The Healthy Dose

Expert insights from UArizona Health Sciences

Noninvasive Prenatal Testing: A New Genetic Screening Tool for Use by Pregnant Women

Pregnant woman and doctor holding a DNA modelDuring the past six years, advances in genetic technology completely have changed the way women and their health-care providers approach genetic testing during pregnancy.

Noninvasive prenatal testing (NIPT), one of the newest additions in genomic testing, is a simple blood test that can tell a lot about a baby’s likelihood of having certain genetic conditions.

During pregnancy, the placenta sheds cells into the mother’s bloodstream. Eventually, these cells die, and the DNA contained in those placental cells – DNA very similar to that from the fetus – is released into the mother’s blood and mixes with maternal DNA. NIPT, also known as noninvasive prenatal screening (NIPS) or prenatal cell-free DNA screening, is a new prenatal screening technique that uses high-throughput DNA sequencing to analyze this small fraction of the baby’s DNA present in the mother’s blood sample.

Doctor with pregnant patient“Noninvasive prenatal testing is a great screening tool that  can be performed earlier than other screening or diagnostic tools and is less invasive than other tests  used to diagnose prenatal genetic conditions,” says Leslie Benson, MS, CGC, prenatal genetic counselor in the Department of Obstetrics and Gynecology at Banner – University Medical Center Tucson and a member of the UA’s Center for Applied Genetics and Genomic Medicine.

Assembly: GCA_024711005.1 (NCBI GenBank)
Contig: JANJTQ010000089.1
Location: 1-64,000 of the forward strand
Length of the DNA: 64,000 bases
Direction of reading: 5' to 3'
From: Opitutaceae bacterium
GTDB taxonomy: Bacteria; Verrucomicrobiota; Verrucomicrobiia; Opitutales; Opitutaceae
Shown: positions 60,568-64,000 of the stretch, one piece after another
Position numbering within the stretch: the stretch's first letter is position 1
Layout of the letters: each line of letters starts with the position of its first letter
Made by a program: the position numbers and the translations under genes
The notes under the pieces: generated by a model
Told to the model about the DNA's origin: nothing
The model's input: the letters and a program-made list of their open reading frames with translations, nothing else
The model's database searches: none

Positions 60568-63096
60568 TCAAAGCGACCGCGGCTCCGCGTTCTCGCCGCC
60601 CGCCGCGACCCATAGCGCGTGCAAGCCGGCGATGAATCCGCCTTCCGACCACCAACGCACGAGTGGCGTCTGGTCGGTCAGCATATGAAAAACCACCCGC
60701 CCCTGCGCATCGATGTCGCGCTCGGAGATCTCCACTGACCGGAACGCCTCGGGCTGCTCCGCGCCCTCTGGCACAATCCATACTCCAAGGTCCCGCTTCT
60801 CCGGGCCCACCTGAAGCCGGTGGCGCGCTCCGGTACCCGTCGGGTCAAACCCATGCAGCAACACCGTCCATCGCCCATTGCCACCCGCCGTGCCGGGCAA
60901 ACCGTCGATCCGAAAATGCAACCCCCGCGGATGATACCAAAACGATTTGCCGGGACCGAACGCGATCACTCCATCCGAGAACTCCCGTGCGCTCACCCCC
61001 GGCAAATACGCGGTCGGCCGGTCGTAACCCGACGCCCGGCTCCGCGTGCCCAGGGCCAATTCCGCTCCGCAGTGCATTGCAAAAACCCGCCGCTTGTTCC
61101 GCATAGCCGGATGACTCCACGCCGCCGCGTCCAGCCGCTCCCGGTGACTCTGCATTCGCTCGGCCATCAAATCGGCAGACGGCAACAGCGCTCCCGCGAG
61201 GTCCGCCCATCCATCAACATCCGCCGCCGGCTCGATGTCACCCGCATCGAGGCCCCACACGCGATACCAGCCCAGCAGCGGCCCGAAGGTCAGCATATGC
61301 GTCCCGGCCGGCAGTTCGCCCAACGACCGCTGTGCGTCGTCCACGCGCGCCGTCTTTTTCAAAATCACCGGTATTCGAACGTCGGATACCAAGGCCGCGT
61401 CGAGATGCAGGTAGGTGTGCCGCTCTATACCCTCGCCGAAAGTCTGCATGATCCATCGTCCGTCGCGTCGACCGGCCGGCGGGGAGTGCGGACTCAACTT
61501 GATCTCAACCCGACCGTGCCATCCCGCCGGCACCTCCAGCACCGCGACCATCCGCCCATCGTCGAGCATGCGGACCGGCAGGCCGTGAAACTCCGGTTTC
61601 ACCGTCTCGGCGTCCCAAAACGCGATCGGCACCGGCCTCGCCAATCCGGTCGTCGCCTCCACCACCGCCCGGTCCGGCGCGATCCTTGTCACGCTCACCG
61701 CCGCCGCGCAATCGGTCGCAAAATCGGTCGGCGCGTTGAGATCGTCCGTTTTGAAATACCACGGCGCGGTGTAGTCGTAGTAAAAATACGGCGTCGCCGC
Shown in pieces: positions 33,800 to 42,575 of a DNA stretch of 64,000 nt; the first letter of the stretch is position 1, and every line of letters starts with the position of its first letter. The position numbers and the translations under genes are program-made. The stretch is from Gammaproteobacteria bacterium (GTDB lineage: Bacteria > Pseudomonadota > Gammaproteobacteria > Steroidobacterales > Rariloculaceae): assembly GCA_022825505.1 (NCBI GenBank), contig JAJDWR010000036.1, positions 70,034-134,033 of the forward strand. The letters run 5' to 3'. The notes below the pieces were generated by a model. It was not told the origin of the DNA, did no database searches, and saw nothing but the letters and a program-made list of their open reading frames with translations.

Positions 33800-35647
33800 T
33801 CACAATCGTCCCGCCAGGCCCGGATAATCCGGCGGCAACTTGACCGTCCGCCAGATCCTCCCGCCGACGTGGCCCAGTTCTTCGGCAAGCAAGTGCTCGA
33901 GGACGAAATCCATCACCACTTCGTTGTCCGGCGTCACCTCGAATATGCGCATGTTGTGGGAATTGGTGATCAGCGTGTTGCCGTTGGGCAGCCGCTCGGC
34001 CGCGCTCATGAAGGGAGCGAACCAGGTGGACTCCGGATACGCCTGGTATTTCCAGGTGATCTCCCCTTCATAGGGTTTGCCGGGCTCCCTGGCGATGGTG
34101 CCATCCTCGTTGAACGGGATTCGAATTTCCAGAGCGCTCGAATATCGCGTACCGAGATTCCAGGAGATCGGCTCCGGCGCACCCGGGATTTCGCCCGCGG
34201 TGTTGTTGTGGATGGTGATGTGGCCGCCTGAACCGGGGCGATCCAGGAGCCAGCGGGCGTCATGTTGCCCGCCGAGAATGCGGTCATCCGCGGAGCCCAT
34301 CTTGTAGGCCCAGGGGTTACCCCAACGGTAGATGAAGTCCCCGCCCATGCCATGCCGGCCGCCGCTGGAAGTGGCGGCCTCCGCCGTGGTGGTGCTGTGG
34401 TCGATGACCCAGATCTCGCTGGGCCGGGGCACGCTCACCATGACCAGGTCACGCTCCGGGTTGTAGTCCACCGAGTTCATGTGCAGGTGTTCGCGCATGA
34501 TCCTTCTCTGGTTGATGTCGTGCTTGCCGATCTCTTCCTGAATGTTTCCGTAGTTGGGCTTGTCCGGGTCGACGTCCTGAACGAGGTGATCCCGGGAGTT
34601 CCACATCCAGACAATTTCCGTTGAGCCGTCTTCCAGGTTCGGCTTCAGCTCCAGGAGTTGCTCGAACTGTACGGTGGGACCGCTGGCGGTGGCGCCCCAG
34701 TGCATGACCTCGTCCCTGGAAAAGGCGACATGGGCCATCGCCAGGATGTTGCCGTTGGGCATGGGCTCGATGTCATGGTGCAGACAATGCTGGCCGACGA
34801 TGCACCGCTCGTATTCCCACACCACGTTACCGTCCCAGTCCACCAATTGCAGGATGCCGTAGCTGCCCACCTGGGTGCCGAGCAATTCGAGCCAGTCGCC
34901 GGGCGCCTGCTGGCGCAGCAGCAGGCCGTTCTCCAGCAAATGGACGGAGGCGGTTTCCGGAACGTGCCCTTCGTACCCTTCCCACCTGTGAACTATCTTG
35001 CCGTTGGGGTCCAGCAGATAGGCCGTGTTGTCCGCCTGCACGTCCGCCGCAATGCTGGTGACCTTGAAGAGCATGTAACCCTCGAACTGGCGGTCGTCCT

Since 2012, NIPT has been used to screen for certain chromosomal conditions in a developing baby. These conditions, called aneuploidies, occur when a baby has an incorrect number of chromosomes. NIPT typically screens for Down syndrome, trisomies 18 and 13, and also can flag cases in which the baby may have an incorrect number of sex chromosomes. In addition, NIPT can reveal the sex of the baby.

While there are numerous benefits to this type of testing, including lowering the number of invasive tests performed on low-risk pregnancies, the test does have some limitations. “While NIPT has really expanded the use of genetic testing in prenatal care, it’s important to remember that it can’t tell us everything,” says Ms. Benson. “No test can guarantee a perfectly healthy baby.”

5-month fetus in womb as imaged by sonogram / ultrasoundNIPT is a screening test, not a diagnostic. It can be used to flag women who may have a higher risk of having a baby with one or more of the chromosomal abnormalities for which  it tests. It cannot be used alone to tell whether a baby definitively has a certain condition. If you have received a normal result through NIPT, it is important to continue with standard prenatal care, including scheduled ultrasound exams and doctor visits. If you have received a positive result on NIPT, you can discuss options for diagnostic testing with your physician or with a genetic counselor.

Researchers continue to expand this technology to tackle other health-care problems. For example, ongoing research is identifying ways that high-throughput DNA sequencing can be applied to liquid biopsies, in which DNA from a simple blood or urine sample is analyzed to detect, monitor and identify cancers or help improve the precision of targeted therapies. Just as NIPT has revolutionized prenatal genetic testing, and may become the standard of care, researchers in this field are confident that continued advances in DNA sequence analysis will continue to transform other areas of medicine.

About the Author: Valerie Schaibley, PhD is the Administrator for the Center for Applied Genetics and Genomic Medicine at the University of Arizona Health Sciences, where she works to advance precision health in the state of Arizona.  . . . more

About the Author: Kenneth S. Ramos, MD, PhD, PharmB, served as associate vice president for precision health sciences at the University of Arizona Health Sciences, director of the Center for Applied Genetics and Genomic Medicine and the MD-PhD Program, and professor of medicine. . . . more